But a larger question remains: What practical significance will this judgement have? Does it really make our daughters aware about their rights? Even after knowing the amended facts will they gather the courage to move to the courts for their legal demands?

It is not easy for women to offend their natal family and approach the courts, seeking an assertion of their property rights.  It goes without saying that the natal family is a very strong support system for a woman in the eventuality of the breakdown of her marriage or upon the death of her husband. There could be a few other apprehensions from a women side which can stop her from approaching the court- social stigma, victim blaming to name a few.

There is and there could be a large majority of women who would decide to remain silent when it comes to renouncing their property rights in favour of their brothers. In fact a larger section of women would happily surrender their rights in order to maintain peace and harmony in their family. After all, the traditional way to up bring a female has always been to teach her to compromise and portray herself as a peacemaker to protect the family.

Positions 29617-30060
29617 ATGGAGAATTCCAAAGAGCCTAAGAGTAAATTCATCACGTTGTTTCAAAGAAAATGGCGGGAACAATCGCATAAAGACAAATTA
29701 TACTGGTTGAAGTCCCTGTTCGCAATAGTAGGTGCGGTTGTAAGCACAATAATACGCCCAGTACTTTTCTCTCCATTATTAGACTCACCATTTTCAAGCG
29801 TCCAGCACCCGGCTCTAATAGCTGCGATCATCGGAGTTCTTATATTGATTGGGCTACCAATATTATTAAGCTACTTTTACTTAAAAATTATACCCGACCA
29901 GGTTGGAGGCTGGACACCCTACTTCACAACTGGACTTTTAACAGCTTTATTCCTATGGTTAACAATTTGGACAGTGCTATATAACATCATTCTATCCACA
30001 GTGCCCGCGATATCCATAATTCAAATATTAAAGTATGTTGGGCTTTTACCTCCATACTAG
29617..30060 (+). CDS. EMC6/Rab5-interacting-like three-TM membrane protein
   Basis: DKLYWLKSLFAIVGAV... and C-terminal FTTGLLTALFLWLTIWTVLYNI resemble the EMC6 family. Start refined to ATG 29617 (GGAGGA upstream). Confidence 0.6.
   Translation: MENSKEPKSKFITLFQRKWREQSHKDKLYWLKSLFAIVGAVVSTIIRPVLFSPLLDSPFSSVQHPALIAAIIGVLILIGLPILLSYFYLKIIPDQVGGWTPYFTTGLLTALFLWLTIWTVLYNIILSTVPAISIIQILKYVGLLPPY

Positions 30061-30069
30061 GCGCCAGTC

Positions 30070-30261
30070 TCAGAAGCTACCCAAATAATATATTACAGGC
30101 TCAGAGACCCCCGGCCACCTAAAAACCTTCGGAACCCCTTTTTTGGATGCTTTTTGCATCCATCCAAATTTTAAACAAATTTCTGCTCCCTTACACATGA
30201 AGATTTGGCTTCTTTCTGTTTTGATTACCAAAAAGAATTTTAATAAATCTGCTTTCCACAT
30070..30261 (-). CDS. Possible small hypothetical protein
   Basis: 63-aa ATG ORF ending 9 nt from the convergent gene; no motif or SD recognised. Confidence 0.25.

Although various studies have found that all these reforms do positively impact a women’s education. There are studies which found that the 2005 Amendment has led to greater access to women-owned physical and human capital assets, and that it has enhanced the probability of daughters inheriting land. But at the same time we should not forget that any law which gives women a right to fight for her legal assets, especially any reform or future law on property rights of women, would need to confront the rigid cultural norms and practises of a male dominated society. It’s quite evident that a women share in the family property will consequently reduce the share of the male members of the family.

The dowry system in India which is yet another example of having a law favouring the women but no real power in majority of cases has also lead to a reduced share of property for the daughters. The amount of cash being spent on a female marriage including the jewellery and other fancy stuff gets substituted for the share in the property the contrary view that prevails here is that, if grooms family was assured of fair inheritance and property rights of the bride at later stage then expectations of dowry will significantly go down in most of the cases, will that happen or not is yet to be tested.